This is due to the fact that the first wave of scientific research concerned almost exclusively a military model of using and countering cyberoperations. So, perhaps the most well-known analytical legal material - the first edition of the Tallinn Manual, prepared under the auspices of NATO in 2013, was devoted to the application of international law to the "cyber warfare." However, most of the known cyberoperations did not reach the minimum threshold level that would qualify them as a “use of force” and even more so an “armed attack”, which gives the right to self-defense, and therefore, jus contra bellum rules are not applicable to such operations, these operations themselves do not give rise to an “armed conflict”, which does not allow to apply international humanitarian law to them (provided, of course, that these operations are not carried out in the context of international or non-international armed conflict). The second edition of the Tallinn Manual published in 2017 included these types of operations, but despite the existence of formulated rules, commentary on them clearly demonstrates the lack of consensus among the involved experts, even on the most fundamental issues.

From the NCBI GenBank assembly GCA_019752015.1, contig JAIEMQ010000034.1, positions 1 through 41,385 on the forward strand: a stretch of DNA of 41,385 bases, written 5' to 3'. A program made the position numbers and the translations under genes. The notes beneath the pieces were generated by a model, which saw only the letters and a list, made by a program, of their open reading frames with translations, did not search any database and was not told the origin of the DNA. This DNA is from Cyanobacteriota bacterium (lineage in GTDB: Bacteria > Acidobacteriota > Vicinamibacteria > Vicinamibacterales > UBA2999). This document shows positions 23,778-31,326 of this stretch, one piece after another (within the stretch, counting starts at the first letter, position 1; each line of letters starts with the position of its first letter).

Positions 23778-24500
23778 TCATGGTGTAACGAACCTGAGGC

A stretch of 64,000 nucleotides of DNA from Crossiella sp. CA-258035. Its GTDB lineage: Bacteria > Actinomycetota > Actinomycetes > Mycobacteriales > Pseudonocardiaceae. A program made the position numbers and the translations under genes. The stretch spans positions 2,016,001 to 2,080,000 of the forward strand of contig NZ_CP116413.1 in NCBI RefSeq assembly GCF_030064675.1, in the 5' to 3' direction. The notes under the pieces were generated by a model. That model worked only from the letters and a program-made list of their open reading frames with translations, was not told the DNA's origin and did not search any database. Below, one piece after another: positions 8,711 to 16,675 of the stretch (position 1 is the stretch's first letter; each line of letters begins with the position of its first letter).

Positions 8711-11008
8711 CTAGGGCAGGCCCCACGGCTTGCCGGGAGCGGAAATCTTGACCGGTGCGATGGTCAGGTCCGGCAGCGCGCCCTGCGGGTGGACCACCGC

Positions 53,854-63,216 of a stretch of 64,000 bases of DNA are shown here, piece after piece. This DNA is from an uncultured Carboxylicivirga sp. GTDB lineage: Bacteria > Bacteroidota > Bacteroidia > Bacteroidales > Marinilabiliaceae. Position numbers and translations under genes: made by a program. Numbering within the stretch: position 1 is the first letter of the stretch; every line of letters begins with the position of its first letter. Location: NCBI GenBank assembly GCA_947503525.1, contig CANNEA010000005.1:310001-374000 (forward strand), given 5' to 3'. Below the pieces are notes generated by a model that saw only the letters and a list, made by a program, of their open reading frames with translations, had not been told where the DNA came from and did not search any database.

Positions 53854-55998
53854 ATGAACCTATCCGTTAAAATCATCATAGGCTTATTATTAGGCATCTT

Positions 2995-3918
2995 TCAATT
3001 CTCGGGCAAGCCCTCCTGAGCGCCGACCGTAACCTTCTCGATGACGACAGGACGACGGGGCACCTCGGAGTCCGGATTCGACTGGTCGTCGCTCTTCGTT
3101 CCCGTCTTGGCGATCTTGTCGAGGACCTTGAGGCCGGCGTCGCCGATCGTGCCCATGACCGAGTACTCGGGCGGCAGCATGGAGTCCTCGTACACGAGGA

Cyberoperations that fall outside the scope of jus contra bellum received the name of “low-intensity cyberoperations” in the scientific literature. It should be noted that, using international legal terminology, it is more correct to speak about cyberoperations that cannot be qualified as acts of “use of force” within the meaning of paragraph 4 of Article 2 of the UN Charter. The prevalence of precisely this type of operation among all cases of “cyberattacks” discussed in public space makes us turn to the international legal concept of sovereignty, as well as to the principle of non-interference in the internal affairs of other states, putting on the agenda the need for fundamental scientific research related to the use of sovereignty and the international legal principle of non-interference as key concepts in building a strategy to counter cyber threats. Thus, the specific characteristics of the so-called “cyberspace” make us rethink the most basic components of international legal doctrines and norms, including their content and scope, as well as their normativity, transformability and effectiveness.